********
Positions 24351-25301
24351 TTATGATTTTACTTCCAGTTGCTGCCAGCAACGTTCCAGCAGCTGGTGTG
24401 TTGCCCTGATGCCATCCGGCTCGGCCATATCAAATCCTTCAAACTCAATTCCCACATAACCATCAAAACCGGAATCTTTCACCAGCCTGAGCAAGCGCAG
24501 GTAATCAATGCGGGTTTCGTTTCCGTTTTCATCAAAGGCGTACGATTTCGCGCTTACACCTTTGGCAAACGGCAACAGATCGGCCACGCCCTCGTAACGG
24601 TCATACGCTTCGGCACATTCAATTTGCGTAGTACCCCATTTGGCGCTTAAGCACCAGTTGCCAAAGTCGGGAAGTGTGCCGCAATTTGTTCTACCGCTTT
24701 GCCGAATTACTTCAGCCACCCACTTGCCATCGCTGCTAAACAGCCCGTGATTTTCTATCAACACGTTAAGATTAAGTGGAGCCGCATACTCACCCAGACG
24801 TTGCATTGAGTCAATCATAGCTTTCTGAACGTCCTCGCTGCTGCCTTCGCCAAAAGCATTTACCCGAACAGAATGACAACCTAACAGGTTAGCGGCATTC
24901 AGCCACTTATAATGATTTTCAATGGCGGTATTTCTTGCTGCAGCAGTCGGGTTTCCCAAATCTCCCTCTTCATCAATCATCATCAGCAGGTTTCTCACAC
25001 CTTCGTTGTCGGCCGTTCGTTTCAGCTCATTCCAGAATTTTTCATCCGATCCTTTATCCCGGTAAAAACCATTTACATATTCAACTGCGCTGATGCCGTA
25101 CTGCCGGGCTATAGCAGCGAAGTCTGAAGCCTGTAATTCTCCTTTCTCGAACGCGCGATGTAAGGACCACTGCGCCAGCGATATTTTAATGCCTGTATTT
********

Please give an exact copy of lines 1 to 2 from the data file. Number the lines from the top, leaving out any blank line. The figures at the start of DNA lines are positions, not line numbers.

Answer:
Positions 24351-25301
24351 TTATGATTTTACTTCCAGTTGCTGCCAGCAACGTTCCAGCAGCTGGTGTG